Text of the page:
A Decorative Ring made with a 4-straw Compass Plait

An ideal Christmas project. It can be adapted in many ways either as a Christmas tree decoration or glued onto a card.

A completed ring

You will need:



To make a 4-straw Compass Plait

This is an easy and very effective 4-straw plait.

Step 1

Tie 4 straws tightly together under the heads with a clove hitch. Spread out into NESW.

Straws spread out

Step 2

Bring N down to lie by S. Take S up to where N was.

Step 2

Step 3

In a similar move, bring E across to lie by W. Take W across to where E was.

Step 3
It is important to keep the straws parallel as they cross over. Looking down on your plait it should look like this:
View from above
When you have completed the required length of plait, bring all four straws up together and tie securely with a clove hitch.

To make the decorative ring

Plait a sufficient length of 4-straw Compass Plait (see above) Cut off the wheat ears, and tie one end of the plait to the other, in a loop. Place your loop in a heat proof jug and cover with hot water; allow it to soak for a few minutes. This will render the plait pliable again. Remove the loop and place round a circular former (plastic pill bottle, pie funnel, etc.) that is large enough to stretch the plait very slightly. Allow to dry overnight, then remove from former. This should result in a nicely circular ring.

Making the marquetry heart


  1. Draw out on your red paper one block of eight 1.5cm squares arranged in one line.

    Eight squares in a row

  2. Draw out two blocks of four 1.5cm squares arranged in a cube.

    The four squares in a cube

    Tip: Rule out a complete sheet of A4 white paper into 1.5cm squares, and keep this as your master copy.
    Photocopy this sheet on to red paper. You can then easily cut out your single line of 8 blocks and your two squares of 4 blocks.

  3. Trace off and cut out the heart shape on to card for use as a template.

    Heart template

  4. Preparation of straw ribbons - see steps 2, 3, 4 in the Greetings Card project.
    Each heart will require one or two strips (depending on the diameter of your straw) of not less than 12cms in length.

The marquetry heart

Step 1

Place glue on the pith side of your straw ribbon and stick it on the blank side of the long strip of red paper. If you are using thick straw, one straw ribbon should be sufficient to cover the paper, but if it is not, then you will need a second strip. Make sure the second strip is butted up to the first one and no paper shows through. If possible, allow to dry thoroughly under a weight.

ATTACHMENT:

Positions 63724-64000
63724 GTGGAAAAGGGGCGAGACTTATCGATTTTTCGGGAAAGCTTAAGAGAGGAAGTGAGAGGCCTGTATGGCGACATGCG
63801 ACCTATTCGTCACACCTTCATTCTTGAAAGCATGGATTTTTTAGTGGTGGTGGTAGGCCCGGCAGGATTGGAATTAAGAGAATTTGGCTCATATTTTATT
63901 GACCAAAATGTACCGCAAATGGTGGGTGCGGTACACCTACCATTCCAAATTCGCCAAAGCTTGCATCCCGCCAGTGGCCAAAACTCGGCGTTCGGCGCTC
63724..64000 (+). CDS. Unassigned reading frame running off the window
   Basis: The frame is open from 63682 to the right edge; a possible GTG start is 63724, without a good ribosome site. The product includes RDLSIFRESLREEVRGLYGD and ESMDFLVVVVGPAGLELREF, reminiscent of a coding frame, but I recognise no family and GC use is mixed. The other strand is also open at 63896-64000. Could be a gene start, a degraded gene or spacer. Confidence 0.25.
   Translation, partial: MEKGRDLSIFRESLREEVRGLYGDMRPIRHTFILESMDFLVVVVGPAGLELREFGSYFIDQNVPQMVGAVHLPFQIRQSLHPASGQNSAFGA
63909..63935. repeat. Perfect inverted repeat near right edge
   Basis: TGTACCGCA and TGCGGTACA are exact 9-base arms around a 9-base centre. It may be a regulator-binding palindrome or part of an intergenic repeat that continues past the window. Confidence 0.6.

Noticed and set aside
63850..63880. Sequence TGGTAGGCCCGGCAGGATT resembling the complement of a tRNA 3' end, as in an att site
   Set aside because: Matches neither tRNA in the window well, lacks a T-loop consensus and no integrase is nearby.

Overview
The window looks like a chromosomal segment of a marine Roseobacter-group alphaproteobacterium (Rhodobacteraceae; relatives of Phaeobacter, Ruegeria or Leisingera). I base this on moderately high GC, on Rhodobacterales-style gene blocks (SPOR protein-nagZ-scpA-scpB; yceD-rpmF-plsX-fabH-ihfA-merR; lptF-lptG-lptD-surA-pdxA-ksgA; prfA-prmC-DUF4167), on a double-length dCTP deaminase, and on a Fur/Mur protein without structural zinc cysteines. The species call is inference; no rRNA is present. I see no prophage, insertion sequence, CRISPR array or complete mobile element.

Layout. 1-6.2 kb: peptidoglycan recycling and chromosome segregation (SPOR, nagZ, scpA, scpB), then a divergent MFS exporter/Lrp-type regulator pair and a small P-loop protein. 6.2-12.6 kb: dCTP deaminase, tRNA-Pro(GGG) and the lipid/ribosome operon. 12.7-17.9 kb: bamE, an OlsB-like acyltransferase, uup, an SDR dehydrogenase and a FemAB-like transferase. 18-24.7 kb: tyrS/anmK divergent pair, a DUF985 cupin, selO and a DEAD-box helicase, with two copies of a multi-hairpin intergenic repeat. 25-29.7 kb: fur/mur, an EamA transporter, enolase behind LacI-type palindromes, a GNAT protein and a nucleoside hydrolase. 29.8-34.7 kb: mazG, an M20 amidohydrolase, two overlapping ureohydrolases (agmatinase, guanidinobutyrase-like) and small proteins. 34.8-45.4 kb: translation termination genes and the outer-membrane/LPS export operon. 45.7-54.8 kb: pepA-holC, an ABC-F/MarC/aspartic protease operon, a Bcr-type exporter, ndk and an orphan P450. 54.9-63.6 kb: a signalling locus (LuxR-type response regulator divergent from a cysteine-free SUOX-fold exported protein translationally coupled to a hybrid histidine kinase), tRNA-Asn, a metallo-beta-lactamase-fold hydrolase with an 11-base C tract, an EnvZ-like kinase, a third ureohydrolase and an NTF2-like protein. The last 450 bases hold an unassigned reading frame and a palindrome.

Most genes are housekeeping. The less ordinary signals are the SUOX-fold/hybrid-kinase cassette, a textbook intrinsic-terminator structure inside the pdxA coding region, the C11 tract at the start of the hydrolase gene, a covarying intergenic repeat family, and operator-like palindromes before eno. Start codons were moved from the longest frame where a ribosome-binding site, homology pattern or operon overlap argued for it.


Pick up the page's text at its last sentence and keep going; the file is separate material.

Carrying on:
Step 2

Turn the strip over, and carefully cut across the lines. This will give you eight identical straw squares.

Step 3

Take one of the square pieces of red paper and fold in half on the central line, then open it out again (you will see why later). Now carefully stick four of your small straw squares in place using the lines as a guide BUT stick one square with the grain of the straw horizontal, and the one next to it with the grain vertical. Most important of all is to ensure that the squares meet in the centre. The outside edges are not so critical as they will be trimmed off. Now repeat this process with the other piece of paper and the remaining four straw squares. Again, allow to dry thoroughly under a weight, if possible.

How the squares should be aligned

Step 4

Now take your card heart template, and trace off the shape onto the back side of each of your two squares, lining up the heart on the central crease that you made earlier. Cut out each heart.

Step 5

On the paper side of one of the hearts, secure your piece of red cotton thread with a very small piece of sticky tape, then stick the two hearts together, back to back. Trim if necessary.

The heart showing how the thread is attached

Step 6

Secure the heart to the straw ring, allowing it to hang freely.

Step 7

With the remaining thread make another loop as a hanger.

A completed ring


  1. Add a sprig of holly to a plaited ring for a simple Christmas tree decoration.

    with a sprig of holly

  2. Glue a heart on to a contrasting colour card to make a gift tag , or use it on its own as a Christmas tree decoration.

    Used as a gift tag

  3. Using the blocks technique, you can prepare a much larger sheet of marquetry squares and paste this onto a card blank. An aperture card such as this heart shape is ideal.

    A larger heart mounted on a card

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Elaine Lindsay
Something Corny, Rowan Cottage, Inveramsay, Inverurie, Aberdeenshire, AB51 5DQ. Tel. 01467 681330

Something Corny supply Dyed Straws, Bleached Straws and Natural Straws. These items are available by post from Elaine Lindsay.
Elaine is a member of the Guild and is experienced in many aspects of straw craft.

Your Local Florist
Your local florist may have suitable straw. Remember that the straw has to be hollow and, if possible, thin walled.


Elaine Lindsay
Something Corny, Rowan Cottage, Inveramsay, Inverurie, Aberdeenshire, AB51 5DQ. Tel. 01467 681330

Something Corny supply Plastic Straw Splitters, Star Frames and Instruction Books.

Gordon Thwaites
Garth Nest, Kentmere Road, Staveley, Kendal, Cumbria LA8 9JF

Gordon makes tools for straw work and so a Hindenburg can be bought from him.

Gordon is a clock maker by profession; his tools are made to very high standards. All his tools are works of art in themselves.

Further Reading

Creative Straw Marquetry
Freda Rudman

Paperback. Pub. Wessex Press, Wantage, Oxon. (1984) ISBN 0 948644 00 1

Straw Mosaics
Lina Croucher

Paperback. Pub. Reeves Dryad Press (1975) SBN 85219-091-3